In an interview with the Associated Press, Broun said, "That's exactly what Hitler did in Nazi Germany and it's exactly what the Soviet Union did. When he's proposing to have a national security force that's answering to him, that is as strong as the U.S. military, he's showing me signs of being Marxist." Broun later clarified his statement by saying, "We can't be lulled into complacency. You have to remember that Adolf Hitler was elected in a democratic Germany.
I'm not comparing him to Adolf Hitler. What I'm saying is there is the potential of going down that road."
Broun cited a July 2008 speech by Obama in which the then-Democratic presidential candidate had said, "We cannot continue to rely only on our military in order to achieve the national security objectives that we've set. We've got to have a civilian national security force that's just as powerful, just as strong, just as well-funded." A spokesman for Obama indicated that he had been referring to a civilian reserve corps intended to handle postwar reconstruction efforts in foreign locations, such as rebuilding infrastructure. The Bush administration had endorsed that idea, and a Civilian Response Corps, described as similar to the one proposed by Obama, was formed in 2006 by the Bush Administration after a bipartisan Congressional vote.
The following day, November 11, Broun seemingly backed away from his statements, saying on WGAC radio, "I regret putting it that way," and "I apologize to anyone who has taken offense at that." Broun nevertheless asserted that Obama "is extremely liberal" and "has promoted a lot of socialistic ideas, and it just makes me concerned."
His remarks in the radio interview were at first interpreted in the press as an apology. However, Broun's office later said he was "not taking back anything he said" and a spokeswoman said, "We have not issued any official apology” for the remarks. The spokeswoman said Broun stood by a written statement he had issued in which he criticized Obama for having "socialist views" and raised what the Atlanta Journal Constitution described as "ominous concerns" about the civilian force. The news release read in part, "I firmly believe that we must not fall victim to the 'it can't happen here' mentality. I adhere to the adage 'eternal vigilance is the price of liberty.'" Broun also said that his comments had been sensationalized by the media.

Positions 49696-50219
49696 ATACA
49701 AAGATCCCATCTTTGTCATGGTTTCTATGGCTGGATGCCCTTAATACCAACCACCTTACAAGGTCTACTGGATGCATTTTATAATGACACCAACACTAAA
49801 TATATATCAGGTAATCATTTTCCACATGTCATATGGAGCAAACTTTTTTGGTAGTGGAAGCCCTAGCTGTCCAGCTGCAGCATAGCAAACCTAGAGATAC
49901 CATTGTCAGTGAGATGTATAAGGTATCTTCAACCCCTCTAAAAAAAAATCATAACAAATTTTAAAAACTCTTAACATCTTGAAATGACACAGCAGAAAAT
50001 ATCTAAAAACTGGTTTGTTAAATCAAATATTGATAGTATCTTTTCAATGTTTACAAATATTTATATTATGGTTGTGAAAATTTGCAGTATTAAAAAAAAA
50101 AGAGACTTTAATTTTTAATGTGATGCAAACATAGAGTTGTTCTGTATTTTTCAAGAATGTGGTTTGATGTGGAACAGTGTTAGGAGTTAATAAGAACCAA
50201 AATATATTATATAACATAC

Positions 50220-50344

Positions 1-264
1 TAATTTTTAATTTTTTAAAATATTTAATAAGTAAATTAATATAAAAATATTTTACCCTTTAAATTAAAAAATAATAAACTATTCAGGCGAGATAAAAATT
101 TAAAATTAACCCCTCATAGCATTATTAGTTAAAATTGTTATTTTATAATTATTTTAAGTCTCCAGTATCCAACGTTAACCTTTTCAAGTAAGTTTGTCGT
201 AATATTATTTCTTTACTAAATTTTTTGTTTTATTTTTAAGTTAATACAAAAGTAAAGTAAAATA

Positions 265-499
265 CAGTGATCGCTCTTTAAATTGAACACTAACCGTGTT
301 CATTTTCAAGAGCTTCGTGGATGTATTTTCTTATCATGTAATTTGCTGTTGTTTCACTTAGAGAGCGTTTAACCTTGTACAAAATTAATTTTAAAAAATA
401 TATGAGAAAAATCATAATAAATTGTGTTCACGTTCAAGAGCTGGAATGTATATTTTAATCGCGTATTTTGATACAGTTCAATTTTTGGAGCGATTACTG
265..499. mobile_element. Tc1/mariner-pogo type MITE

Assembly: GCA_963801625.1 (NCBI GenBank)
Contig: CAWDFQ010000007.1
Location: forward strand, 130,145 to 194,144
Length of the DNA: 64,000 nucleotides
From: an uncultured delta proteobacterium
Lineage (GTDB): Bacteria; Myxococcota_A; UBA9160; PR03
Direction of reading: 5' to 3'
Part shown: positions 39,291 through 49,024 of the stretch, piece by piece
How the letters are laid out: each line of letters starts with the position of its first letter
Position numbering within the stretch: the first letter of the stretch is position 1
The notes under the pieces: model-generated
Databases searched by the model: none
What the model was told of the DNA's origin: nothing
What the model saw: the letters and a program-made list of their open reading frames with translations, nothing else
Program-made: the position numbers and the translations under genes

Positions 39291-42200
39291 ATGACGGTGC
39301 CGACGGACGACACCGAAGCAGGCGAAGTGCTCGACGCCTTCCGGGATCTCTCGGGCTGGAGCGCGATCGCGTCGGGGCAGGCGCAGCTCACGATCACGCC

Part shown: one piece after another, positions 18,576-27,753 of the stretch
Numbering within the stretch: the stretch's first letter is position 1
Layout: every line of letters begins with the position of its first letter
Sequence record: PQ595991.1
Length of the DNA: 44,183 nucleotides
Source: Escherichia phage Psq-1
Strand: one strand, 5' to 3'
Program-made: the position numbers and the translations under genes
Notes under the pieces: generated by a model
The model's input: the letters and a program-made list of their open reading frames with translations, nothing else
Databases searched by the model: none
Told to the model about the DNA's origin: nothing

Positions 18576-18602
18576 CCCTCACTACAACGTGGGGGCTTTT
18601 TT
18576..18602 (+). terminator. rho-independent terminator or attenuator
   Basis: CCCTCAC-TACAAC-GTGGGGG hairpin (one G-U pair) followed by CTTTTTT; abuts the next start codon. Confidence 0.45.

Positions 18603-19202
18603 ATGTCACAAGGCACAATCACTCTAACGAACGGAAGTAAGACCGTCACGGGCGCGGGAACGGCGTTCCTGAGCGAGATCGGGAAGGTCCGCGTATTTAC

In a town hall meeting on 22 February 2011, Broun was asked by an unidentified elderly man, "Who is going to shoot Obama?" The disconcerting question was apparently met with laughter. Broun did not directly address the question, but instead responded with, "The thing is, I know there's a lot of frustration with this president. We're going to have an election next year. Hopefully, we'll elect somebody that's going to be a conservative, limited-government president ... who will sign a bill to repeal and replace Obamacare."
Broun, who later that week condemned the question, contested the quoted response originally reported by the Athens Banner-Herald. According to his press secretary, Broun immediately moved on to the next question.
The incident prompted a brief investigation by the Secret Service, who days later confirmed that the constituent did not pose a threat and had "acted in poor taste," concluding that the incident was a "closed matter."
Broun and his wife, the former Nikki Wilkes, have two daughters, a son, and two grandchildren.
October 19th, 2011